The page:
Vegetable Crumble de Provence

When does summer officially end for you?

For me, it’s when the local berries disappear from the supermarket, the leaves start dropping, and (dun dun dun!) school starts.

But, so far my criteria is zero-for-three during this second week of September — ha!

I don’t start pastry school for another 10 days and the residual heat from August doesn’t seem to be going anywhere, so I’m having an extended summer and loving it.

It’s especially nice, since my work hasn’t called in days and I was on the verge of just rage-quitting my job this summer.

Which is too bad, since I do have a pretty good job — although, after a while, the quality of your work generally doesn’t seem to have of an impact on whether or not you actually like what you do.

Lately I’ve just been getting to my breaking point with all the workplace politics, blatant favouritism, coworker drama, and sexist work environment.

Oh, yes — especially the sexist work environment (sexism is one of my only get-crazy-angry-crazy-quick buttons).

Not being at work means that I’m happy for now, although I know that when I peek at my bank account in about two weeks, I’ll probably be a whole lot less thrilled about the lack of hours — but whatever!

I’m a deal-with-things-as-they-come type of person, and at least local veggies are dirt cheap and delicious!

Anyways, I’ve only slightly adapted this from another blog’s recipe, mostly just to include some aromatics (onion and garlic) and zucchini, just because I love zucchini.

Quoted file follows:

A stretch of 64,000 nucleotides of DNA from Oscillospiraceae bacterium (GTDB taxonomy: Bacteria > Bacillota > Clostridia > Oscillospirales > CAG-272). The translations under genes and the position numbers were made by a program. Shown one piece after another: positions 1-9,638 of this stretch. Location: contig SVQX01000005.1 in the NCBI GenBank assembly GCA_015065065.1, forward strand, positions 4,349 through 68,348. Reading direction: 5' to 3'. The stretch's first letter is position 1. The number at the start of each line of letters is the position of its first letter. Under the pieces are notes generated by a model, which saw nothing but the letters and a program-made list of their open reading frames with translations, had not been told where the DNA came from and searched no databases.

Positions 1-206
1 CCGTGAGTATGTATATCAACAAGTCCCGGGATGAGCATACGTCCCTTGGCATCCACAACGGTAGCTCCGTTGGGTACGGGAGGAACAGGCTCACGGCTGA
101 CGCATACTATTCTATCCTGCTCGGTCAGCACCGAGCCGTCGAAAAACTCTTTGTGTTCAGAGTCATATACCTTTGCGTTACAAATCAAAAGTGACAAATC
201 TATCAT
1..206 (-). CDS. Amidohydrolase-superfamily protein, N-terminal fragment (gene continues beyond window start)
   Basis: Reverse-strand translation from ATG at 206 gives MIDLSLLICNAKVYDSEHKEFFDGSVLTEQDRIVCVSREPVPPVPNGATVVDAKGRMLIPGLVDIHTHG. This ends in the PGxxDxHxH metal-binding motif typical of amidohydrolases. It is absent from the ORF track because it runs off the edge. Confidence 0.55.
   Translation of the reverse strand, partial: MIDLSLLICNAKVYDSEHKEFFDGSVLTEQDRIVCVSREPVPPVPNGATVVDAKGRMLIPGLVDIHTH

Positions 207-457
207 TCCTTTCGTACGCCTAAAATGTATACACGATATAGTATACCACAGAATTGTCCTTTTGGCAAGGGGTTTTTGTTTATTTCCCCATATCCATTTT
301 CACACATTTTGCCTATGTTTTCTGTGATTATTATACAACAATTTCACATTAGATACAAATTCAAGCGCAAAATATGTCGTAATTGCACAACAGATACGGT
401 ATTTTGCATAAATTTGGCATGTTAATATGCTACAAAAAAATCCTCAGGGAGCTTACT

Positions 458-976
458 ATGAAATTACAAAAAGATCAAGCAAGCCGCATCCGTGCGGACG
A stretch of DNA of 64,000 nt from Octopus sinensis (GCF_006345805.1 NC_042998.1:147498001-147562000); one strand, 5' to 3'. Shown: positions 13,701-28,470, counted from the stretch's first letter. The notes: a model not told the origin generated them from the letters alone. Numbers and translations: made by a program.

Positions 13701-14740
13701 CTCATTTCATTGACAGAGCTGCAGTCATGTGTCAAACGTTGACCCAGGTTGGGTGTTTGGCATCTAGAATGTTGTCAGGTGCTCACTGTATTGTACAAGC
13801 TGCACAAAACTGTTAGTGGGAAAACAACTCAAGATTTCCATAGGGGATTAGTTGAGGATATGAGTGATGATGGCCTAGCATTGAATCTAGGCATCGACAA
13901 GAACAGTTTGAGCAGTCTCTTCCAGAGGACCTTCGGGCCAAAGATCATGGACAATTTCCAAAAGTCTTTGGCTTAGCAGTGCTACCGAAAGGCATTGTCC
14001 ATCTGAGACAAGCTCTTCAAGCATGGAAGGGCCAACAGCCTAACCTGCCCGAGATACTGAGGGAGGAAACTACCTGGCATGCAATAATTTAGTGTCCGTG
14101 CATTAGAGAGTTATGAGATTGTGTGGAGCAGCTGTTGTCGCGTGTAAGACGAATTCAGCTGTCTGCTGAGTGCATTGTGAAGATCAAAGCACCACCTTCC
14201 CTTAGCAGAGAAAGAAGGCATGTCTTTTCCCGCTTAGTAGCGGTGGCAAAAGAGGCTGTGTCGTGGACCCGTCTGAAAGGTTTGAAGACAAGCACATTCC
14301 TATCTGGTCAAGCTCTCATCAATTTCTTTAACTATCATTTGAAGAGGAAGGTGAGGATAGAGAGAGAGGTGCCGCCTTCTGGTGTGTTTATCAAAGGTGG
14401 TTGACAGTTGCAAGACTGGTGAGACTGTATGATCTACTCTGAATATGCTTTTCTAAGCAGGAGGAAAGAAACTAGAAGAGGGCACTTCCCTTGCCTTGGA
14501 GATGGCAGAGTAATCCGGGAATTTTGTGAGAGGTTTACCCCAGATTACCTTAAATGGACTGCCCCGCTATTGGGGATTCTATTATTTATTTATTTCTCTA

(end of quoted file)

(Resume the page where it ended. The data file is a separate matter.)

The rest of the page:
If you’re wary of cooking with eggplant, there’s really only a couple things to keep in mind: first, it’s 100% edible (skin, flesh, seeds); second, it’s best sliced thin because it eggplant most tasty when cooked through and tender; third, it quickly browns after cutting (which is totally normal).

Feel free to use your favourite veggies or mix up the colours you use, like how I used golden tomato in place of regular red tomato.

Vegetable Crumble de Provence

*adapted from Citron & Vanille

Ingredients

Vegetable Filling

  • 3 cups tomato, chopped
  • 1 cup zucchini, chopped
  • 1 cup eggplant, chopped
  • 1 cup onion, chopped
  • 1 head garlic, sliced
  • 3 tablespoons olive oil
  • salt & pepper, to taste

Crumble Topping

  • 6 tablespoons breadcrumbs
  • 4 tablespoons whole wheat flour
  • 2 tablespoons herbes de Provence
  • 1 teaspoon salt
  • 4 tablespoons butter, cold and cubed
  • 1/2 cup goat cheese, crumbled

Directions

Preheat the oven to 350°F/175°C. Lightly grease four 1 & 1/2 cup (or 12 oz/375 ml) capacity ramekins with olive oil.

Sift together the bread crumbs, whole wheat flour, herbes de Provence, and salt. Using a fork, work in the cold and cubed butter until evenly distributed. Set aside the crumble topping.

Toss all the chopped vegetables in olive oil. In a large pot, over medium heat, saute the vegetables until they start to soften — about 5 minutes. Season with salt and pepper to taste.